Wednesday, July 28, 2010

Unstrung Hero: Remembering Maury Chaykin (1949-2010)

Was Maury Chaykin not the best character actor on the screen? I certainly thought so. But then some actors get prickly when you describe them as a character actor, as if you’d just demoted them to the role of gaffer. But Chaykin, like J.T. Walsh, brought out compelling intricacies in the characters he portrayed, idiosyncratic aspects that couldn’t be conveyed in the script. He took those roles out of the shadows and lit up parts of the movie that just weren’t getting enough light.

Tuesday, July 27, 2010

AMC's Newest Series: Rubicon

With last Sunday's debut of Season Four of Mad Men, my original plan was to write a counterpoint to Kevin's analysis/shortcomings of the show. I agree to a degree with some of Kevin's commentary (I think Season Two was mostly a disaster), but I also disagree (Season Three redeemed the show for me with many moments where I found that I was in the world, not just looking at set decorations). However, after watching Season Four's debut I'm going to withhold my thoughts a week, because the debut was an almost complete flop. Choppy, ill-focused, unconvincing and, um "Who is Don Draper?" the supposed through line this year?! I thought that's what blinking Season One was about. There was little new here except more of Betty the bitch, etc. We discover that Don likes to be slapped around in bed by hookers (no surprise, due to his self-loathing), but not much more than we've been showed before. And what in God's name was the point of Peggy and the new irritating boy-toy constantly sighing "John" "Marsha" at each other? (It made no sense, since the novelty song they were quoting by Stan Freberg came out in 1951. What are they doing referencing it in 1964?)

As usual, the problem is probably control-freak, series-creator Matthew Weiner. He really has trouble writing coherent scripts (he had solo credit on this first episode), so I'm hoping he at least uses co-writers for the rest of the season or we're in big trouble. Anyway, I'll launch my defence, or not, depending on how good episode two is, next week. Instead, I'm going to talk briefly about the "sneak preview" of AMC's new conspiracy-plot series Rubicon (it debuts Sunday, August 1st) that came on after Mad Men.

Monday, July 26, 2010

Channeling the Blues: Los Lobos' Tin Can Trust

Los Lobos has always had the feel and honesty of the blues in their collective back pockets. On their new album, Tin Can Trust, the first of original material in a couple of years, the band uses the blues to channel this often-gritty record to great effect. This is most obvious on the instrumental track by David Hidalgo called, “Do the Murray.” The electric guitars let loose like a cannon shot through East L.A. But the earthy feel of the title track balances the angst of the instrumental perfectly.

“Tin Can Trust” is the lament of a poor man with nothing but a “tin can” with a few coins. He’s not able to buy his lady anything like diamonds and pearls, but he does have hope and the offer of love is his currency. By the time we reach track 10, “The Lady and The Rose,” Los Lobos has painted as strong a picture of spiritual torment as something out of Robert Johnson. This song tells the story of a man from the “barren slopes of a thousand hopes” suddenly finding divine intervention striking him cold in the face. It’s a powerful song and one that perfectly suits the theme of the record.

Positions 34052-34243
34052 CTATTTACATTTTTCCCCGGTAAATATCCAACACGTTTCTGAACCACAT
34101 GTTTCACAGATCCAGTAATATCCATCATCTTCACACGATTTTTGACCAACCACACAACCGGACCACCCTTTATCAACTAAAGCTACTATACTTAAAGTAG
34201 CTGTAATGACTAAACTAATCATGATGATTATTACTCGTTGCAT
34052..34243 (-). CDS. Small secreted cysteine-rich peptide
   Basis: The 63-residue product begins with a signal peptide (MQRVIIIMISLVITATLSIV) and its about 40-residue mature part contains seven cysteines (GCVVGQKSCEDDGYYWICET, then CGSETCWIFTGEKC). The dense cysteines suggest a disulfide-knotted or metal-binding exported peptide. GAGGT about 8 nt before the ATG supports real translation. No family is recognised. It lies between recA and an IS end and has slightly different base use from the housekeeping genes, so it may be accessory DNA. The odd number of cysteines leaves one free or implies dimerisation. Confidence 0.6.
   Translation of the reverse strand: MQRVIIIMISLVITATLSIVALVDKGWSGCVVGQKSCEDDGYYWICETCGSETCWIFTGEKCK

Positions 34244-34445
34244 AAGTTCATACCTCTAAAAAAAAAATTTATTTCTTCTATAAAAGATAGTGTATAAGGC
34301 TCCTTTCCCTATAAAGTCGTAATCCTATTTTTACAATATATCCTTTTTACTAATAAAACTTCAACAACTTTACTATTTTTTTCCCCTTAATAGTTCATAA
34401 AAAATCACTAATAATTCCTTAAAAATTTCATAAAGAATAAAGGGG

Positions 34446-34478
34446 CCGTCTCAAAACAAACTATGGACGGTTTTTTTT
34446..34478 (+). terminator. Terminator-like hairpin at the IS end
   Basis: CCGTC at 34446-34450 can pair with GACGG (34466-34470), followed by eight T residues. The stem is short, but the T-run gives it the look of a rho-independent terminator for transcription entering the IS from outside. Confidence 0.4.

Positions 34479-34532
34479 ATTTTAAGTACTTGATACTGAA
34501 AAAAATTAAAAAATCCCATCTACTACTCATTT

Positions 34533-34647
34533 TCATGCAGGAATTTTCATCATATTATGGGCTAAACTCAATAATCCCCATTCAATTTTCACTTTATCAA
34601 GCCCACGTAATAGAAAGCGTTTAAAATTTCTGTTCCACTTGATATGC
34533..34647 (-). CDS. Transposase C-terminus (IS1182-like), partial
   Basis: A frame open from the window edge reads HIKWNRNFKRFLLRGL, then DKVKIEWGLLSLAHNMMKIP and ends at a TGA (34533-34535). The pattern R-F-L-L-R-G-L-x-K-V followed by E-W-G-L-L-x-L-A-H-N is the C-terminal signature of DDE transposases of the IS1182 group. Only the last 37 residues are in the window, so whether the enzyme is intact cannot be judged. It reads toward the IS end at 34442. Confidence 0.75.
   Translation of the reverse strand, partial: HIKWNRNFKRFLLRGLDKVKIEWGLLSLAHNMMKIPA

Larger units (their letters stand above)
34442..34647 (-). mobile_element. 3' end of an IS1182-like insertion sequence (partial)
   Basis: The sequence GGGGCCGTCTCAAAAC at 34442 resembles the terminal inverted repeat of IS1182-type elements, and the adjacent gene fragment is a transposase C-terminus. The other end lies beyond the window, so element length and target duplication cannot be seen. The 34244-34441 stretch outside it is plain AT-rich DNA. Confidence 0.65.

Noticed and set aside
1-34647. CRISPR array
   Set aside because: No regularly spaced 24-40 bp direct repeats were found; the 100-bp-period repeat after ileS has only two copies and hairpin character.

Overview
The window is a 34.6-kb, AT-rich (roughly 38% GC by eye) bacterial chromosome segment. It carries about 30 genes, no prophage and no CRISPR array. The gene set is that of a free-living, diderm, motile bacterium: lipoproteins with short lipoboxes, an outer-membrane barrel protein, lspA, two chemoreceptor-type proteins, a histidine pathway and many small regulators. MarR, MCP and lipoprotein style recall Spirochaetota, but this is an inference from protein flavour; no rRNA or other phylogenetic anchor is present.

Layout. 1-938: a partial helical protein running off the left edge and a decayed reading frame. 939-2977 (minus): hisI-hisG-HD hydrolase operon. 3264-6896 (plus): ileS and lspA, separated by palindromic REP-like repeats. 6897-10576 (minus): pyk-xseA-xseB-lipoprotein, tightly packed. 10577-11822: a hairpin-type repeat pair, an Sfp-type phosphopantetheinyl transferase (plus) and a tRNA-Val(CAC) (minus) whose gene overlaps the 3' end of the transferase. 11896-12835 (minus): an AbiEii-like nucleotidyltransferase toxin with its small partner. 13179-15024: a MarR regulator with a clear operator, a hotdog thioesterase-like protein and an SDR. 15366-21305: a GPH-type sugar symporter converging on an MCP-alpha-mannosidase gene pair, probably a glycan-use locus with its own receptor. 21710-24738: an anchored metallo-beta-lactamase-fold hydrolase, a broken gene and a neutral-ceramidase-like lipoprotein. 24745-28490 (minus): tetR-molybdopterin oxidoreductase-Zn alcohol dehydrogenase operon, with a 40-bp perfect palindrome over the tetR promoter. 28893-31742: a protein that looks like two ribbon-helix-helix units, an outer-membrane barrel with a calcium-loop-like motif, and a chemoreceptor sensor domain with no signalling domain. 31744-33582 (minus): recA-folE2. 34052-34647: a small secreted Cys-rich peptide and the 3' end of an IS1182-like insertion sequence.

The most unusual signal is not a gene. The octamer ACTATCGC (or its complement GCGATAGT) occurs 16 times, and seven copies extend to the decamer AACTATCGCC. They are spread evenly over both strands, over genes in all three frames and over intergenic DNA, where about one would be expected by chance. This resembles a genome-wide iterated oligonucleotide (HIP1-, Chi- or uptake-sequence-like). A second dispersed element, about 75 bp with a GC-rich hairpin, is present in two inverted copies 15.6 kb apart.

Sunday, July 25, 2010

Tabula Rasa: The Return of Mad Men

I wish I could share the enthusiasm expressed by many who have been eagerly awaiting the return of the hit series Mad Men, whose fourth season premieres tonight on AMC. But I’m not sure what there is to be so enthusiastic about except the show’s tantalizing ambitions, ambitions that have never travelled far from the shallow end of the pool.

Mad Men is set in the 1960s and examines the lives of the advertising men who work on Madison Avenue in New York City at the firm Sterling Cooper. Created by former Sopranos’ writer Matthew Weiner in 2007, Mad Men does have a clever premise; creative ad men selling us dreams of an American life they themselves can’t possibly live. The main character, Don Draper (Jon Hamm), the creative director at the firm, isn’t even who he claims to be. He’s a con artist living out his own fantasy while selling products to others. Placing a con artist at the center of a story of self-made men is definitely appetizing. It draws significantly on the corruption of the American ideal where you can make of yourself anything you wish. In doing so, Mad Men tries to examine the changing mores of American middle-class culture from the post-War comforts of suburbia to the social upheavals of the sixties. But I’m afraid that the show ultimately fails to live up to its promise. Rather than capture an era in turmoil, or characters at crossroads between what they sell and who they are, Mad Men fixates itself on the details of the period, the minutiae of sixties kitsch, to compensate for its lack of dramatic coherence. Rather than go deeply into the characters behind the facade, the show chooses to illuminate the facade. In short, I think Mad Men is itself a slick bit of advertising.